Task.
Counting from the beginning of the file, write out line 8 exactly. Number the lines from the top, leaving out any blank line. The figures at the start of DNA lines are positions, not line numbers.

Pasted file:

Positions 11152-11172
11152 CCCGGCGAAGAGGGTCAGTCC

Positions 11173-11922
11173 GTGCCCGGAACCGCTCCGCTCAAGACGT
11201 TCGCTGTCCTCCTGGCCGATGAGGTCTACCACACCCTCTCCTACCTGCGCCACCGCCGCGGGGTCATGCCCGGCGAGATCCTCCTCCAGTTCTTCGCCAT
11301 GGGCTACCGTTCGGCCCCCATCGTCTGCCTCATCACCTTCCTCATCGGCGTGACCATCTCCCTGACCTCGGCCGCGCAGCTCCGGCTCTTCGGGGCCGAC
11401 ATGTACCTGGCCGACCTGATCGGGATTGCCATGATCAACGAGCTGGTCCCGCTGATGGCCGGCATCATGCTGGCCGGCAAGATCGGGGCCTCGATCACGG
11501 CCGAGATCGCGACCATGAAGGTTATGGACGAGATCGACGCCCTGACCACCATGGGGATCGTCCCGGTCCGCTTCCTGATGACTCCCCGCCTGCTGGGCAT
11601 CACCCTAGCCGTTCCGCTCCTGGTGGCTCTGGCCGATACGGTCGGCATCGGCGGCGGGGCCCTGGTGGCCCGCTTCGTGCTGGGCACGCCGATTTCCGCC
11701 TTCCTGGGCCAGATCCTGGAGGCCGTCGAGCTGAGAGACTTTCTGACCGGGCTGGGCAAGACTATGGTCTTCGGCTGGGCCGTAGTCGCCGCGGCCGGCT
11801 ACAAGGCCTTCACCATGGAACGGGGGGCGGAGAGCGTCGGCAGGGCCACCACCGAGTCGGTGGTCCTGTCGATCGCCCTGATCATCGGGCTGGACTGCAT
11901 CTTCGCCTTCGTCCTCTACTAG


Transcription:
11501 CCGAGATCGCGACCATGAAGGTTATGGACGAGATCGACGCCCTGACCACCATGGGGATCGTCCCGGTCCGCTTCCTGATGACTCCCCGCCTGCTGGGCAT